There’s just one word of advice for guys and gals having trouble dating while in business school – ‘DMS’. If you don’t know what we’re talking about, chances are you had no trouble in the dating department. If you did, well, DMS or DateMySchool was probably a godsend.
Launched by two students of Columbia Business School in 2010, the DMS portal became the rage almost as soon as it went live. Co-founder Balazs Alexa says they floated the site as a solution to a very real problem on campus: skewed gender ratios that threw the dating game out of whack.
Alexa says he was chatting with a woman in the nursing school on the Columbia University campus who complained that her department was 90 per cent female. “We were in the business school, which was 80 per cent male. We realised that there was a bigger market – lots of students wanted to meet across departments and nearby campuses.”
Calling it the “anti-Facebook” – the point was to narrow one’s search based on very specific criteria as opposed to constantly widening one’s circle of ‘friends’ – DMS is as popular as it is for a reason.
You might not believe it, what with classes, projects, internships and exams cramming one’s brain, but there is a huge marketplace for romance – and dating – in business school. Of course, it’s not always wine and roses but many MBA grads say they find true love – and their spouses – in business school.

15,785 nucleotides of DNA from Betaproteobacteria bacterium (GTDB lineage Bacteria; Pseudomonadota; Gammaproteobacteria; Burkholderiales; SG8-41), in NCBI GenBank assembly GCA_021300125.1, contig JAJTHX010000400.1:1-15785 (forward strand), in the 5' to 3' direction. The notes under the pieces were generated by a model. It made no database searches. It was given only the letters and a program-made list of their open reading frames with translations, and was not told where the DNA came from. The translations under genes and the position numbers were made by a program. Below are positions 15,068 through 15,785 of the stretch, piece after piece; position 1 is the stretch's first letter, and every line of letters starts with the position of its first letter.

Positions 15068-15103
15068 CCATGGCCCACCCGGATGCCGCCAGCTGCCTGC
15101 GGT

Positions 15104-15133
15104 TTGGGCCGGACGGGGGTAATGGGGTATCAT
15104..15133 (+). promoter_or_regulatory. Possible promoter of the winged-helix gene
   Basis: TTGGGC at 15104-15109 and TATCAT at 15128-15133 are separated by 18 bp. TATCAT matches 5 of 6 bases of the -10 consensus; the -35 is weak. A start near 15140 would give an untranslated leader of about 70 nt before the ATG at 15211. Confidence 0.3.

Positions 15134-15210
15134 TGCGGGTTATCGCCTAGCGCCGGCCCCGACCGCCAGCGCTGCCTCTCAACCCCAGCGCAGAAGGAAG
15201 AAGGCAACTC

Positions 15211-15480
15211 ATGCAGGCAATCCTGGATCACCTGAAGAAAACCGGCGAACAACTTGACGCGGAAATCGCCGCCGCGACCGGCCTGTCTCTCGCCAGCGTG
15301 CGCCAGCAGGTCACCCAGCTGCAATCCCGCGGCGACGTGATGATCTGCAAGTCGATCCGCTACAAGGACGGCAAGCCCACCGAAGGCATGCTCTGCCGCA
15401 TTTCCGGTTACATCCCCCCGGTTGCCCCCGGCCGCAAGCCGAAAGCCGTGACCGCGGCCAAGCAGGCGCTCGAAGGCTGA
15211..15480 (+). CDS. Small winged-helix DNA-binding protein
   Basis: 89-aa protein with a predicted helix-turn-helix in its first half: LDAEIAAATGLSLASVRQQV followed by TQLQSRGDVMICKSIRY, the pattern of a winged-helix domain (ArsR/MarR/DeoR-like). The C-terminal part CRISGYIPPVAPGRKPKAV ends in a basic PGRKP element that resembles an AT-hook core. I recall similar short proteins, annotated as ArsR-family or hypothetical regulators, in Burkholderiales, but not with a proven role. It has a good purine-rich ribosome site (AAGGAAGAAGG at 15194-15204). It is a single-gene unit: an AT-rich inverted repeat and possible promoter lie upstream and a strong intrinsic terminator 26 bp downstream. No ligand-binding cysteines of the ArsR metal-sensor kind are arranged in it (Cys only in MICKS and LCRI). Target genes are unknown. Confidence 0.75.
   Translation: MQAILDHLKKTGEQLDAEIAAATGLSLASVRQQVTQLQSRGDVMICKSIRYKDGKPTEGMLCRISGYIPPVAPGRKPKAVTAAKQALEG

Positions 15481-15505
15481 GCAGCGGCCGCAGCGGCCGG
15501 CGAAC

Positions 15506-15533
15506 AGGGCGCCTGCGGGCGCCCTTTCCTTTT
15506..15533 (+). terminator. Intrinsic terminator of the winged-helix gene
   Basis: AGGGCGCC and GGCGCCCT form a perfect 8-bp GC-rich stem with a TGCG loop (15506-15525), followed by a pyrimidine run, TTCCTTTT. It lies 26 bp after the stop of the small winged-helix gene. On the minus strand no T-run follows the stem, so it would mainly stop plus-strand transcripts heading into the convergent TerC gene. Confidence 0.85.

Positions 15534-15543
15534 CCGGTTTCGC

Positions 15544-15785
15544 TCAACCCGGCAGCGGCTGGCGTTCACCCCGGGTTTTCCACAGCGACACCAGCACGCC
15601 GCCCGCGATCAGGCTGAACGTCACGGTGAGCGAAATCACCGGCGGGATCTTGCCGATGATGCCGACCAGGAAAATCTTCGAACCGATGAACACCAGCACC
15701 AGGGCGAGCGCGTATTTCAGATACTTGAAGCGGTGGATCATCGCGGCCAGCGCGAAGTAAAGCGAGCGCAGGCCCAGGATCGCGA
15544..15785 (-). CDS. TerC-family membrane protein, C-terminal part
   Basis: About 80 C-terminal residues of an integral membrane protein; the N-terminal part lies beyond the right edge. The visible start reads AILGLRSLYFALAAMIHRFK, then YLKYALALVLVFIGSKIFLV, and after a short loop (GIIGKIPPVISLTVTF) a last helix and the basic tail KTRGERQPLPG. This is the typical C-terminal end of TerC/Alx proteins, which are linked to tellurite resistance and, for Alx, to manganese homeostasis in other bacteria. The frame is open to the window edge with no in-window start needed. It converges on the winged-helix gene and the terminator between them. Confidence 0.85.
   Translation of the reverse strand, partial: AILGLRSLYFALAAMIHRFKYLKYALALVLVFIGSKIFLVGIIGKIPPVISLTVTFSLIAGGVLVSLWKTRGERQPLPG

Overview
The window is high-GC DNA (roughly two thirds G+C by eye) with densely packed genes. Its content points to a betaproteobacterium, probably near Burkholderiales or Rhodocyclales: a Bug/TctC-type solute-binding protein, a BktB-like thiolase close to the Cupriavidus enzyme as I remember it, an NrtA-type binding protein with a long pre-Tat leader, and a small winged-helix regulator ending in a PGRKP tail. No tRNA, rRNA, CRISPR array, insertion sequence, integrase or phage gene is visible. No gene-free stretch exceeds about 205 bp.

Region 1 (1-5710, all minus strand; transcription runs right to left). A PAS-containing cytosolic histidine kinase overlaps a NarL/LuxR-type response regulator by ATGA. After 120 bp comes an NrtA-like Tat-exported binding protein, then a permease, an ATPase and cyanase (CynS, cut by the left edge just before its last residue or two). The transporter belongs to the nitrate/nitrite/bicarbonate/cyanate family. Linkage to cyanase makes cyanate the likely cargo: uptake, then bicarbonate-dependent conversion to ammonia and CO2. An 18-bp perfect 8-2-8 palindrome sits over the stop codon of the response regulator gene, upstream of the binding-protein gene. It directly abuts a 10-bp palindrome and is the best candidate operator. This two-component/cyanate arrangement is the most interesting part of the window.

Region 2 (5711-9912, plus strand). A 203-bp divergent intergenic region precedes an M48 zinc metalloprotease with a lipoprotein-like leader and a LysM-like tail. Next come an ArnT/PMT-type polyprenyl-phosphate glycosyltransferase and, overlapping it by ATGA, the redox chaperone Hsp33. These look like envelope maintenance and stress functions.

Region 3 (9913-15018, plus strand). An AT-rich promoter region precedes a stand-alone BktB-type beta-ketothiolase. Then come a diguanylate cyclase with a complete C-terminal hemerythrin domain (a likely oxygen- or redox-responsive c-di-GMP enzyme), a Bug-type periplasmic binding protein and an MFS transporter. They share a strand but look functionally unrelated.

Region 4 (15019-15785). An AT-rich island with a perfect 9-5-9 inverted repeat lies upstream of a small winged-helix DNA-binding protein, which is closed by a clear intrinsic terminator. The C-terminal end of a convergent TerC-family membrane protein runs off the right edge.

If you’re an MBA student looking for love, here are some home truths to keep in mind:
MBA students are typically in their late 20s to early 30s, and most of them are either in a relationship or married when they enroll. But the bad news is, it takes only a few months for the MBA program to break up a pre-existing relationship.
Many put it down to the ‘MBA pressure cooker effect’, which refers to a tight-knit group of smart, ambitious and successful people in the prime of their lives thrown together in an intense environment for two whole years. What are the chances, huh?
We can sum this one up in just two phrases – social events & networking events. Meeting people, like-minded peers, industry leaders, recruiters and potential business partners while building a solid network that will help you post-business school is one of the goals of an MBA program.
And one of the ways students get to know other people is through social events like meet-and-greets, enrolling with campus clubs, parties and recruiting events. These events offer plenty of opportunity to get to know ones colleagues and, often, fall in love.
Besides, blowing off steam is crucial for a program as demanding as this and going pubbing, indulging in wild weekends and taking off on exotic vacations is par for the course – and prime hunting ground for Cupid.
Speaking of romance… in the last few years, many business schools have been going all out to woo women, to balance a sex ratio heavily skewed in favour of male students. When it comes to the dating game, this suggests just one thing for women stalking campus for dates – easy pickings.
Not so fast! MBA students are typically in their late 20s and early 30s, an age where women are ready for marriage and men are not. But despite this apparent mismatch in romantic goals, it’s still game on!